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About the Center

Government regulations seek to improve the health, safety, and financial and economic well-being of Americans. Regulations can lead to more efficient and equitable markets, benefiting society, but if they are not formulated and implemented carefully, they can inhibit markets, impose costs on consumers and businesses, and impede innovation and technological advance. Regulation has evolved to encompass virtually every aspect of microeconomic policy, including finance, health, intellectual property, local land use, and even social policy, as lawmakers increasingly delegate policymaking powers to regulatory agencies.

Regulations are rarely eliminated; instead, they tend to multiply and become more complex. The expanding scope of regulations at the local, state, national, and even international levels warrants expanded examination of their effects—both intended and unintended—and techniques to ensure they are achieving their aims while minimizing costs.

The goal of the Center on Regulation and Markets is to inform and improve regulatory policymaking by providing independent scholarly insights on regulatory performance and the regulatory process, and on the efficient and equitable functioning of economic markets by convening academic experts, practitioners, and policymakers; by making recommendations, where appropriate, for regulatory reform; and by communicating findings to the public and to policymakers. It will address this need for impartial, non-partisan, academically-based analysis on a wide array of critical regulatory issues, aimed at providing concrete and practical recommendations for reform.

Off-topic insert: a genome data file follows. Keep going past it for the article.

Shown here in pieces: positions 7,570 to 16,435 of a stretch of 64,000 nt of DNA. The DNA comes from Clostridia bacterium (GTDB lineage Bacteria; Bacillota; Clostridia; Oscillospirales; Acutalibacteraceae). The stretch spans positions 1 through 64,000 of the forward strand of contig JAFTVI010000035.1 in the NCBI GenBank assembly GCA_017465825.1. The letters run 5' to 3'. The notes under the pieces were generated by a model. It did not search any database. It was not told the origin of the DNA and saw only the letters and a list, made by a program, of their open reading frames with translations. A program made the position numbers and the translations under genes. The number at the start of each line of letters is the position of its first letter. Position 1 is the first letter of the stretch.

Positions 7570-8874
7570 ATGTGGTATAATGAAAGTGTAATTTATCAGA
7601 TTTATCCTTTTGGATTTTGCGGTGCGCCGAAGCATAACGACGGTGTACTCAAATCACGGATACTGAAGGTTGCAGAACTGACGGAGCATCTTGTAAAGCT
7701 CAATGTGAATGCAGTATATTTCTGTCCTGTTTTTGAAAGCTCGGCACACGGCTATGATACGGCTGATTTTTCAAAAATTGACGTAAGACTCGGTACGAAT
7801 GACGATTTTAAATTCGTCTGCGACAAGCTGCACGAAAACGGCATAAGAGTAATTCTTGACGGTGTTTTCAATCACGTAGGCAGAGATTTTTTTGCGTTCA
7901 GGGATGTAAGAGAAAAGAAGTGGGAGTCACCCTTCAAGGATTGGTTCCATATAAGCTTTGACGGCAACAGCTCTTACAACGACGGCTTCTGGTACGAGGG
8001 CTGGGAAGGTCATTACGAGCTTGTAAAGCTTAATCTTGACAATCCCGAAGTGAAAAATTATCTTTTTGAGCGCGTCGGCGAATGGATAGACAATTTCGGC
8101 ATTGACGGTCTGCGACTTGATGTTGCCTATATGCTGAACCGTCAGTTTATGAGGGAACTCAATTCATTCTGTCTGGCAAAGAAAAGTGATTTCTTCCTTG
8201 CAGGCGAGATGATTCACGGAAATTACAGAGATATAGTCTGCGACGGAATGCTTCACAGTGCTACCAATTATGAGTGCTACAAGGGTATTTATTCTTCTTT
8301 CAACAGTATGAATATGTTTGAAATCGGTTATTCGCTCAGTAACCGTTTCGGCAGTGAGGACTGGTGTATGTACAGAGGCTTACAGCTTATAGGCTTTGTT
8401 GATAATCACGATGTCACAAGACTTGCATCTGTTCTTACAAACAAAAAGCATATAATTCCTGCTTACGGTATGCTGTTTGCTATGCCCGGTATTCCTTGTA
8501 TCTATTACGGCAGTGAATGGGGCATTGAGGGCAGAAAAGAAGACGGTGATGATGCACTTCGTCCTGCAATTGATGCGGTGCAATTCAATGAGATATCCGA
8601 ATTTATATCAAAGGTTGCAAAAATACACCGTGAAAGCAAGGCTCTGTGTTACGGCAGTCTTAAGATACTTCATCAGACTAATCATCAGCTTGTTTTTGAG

The Center on Regulation and Markets at Brookings provides independent, non-partisan research on regulatory policy, applied broadly across microeconomic fields. It creates and promotes independent economic scholarship to inform regulatory policymaking, the regulatory process, and the efficient and equitable functioning of economic markets.

The Center on Regulation and Markets is supported by institutional and endowment support, including endowed chairs in Economics Studies; Economic Studies general operating support; State Farm general operating support for the Center on Regulation and Markets; the Searle Freedom Trust Senior Fellowship; the Smith Richardson Foundation; and the Alfred P. Sloan Foundation.

The Center on Regulation and Markets Advisory Council

Judith A. Chevalier, Chair
William S. Beinecke Professor of Finance and Economics, Yale School of Management

Eric Budish
Professor of Economics, University of Chicago Booth School of Business

Leemore S. Dafny
Bruce V. Rauner Professor of Business Administration, Harvard Business School

Meredith Fowlie
Associate Professor, UC Berkeley

Robert E. Litan
Non-Resident Senior Fellow, Brookings Institution

Brigitte Madrian
Professor of Public Policy and Corporate Management in the Aetna Chair, Harvard Kennedy School

Alexandre Mas
Professor of Economics and Public Affairs, Princeton University

Nancy L. Rose
Head of Department of Economics, MIT

Katja Seim
Associate Professor of Business Economics and Public Policy, University of Pennsylvania Wharton School

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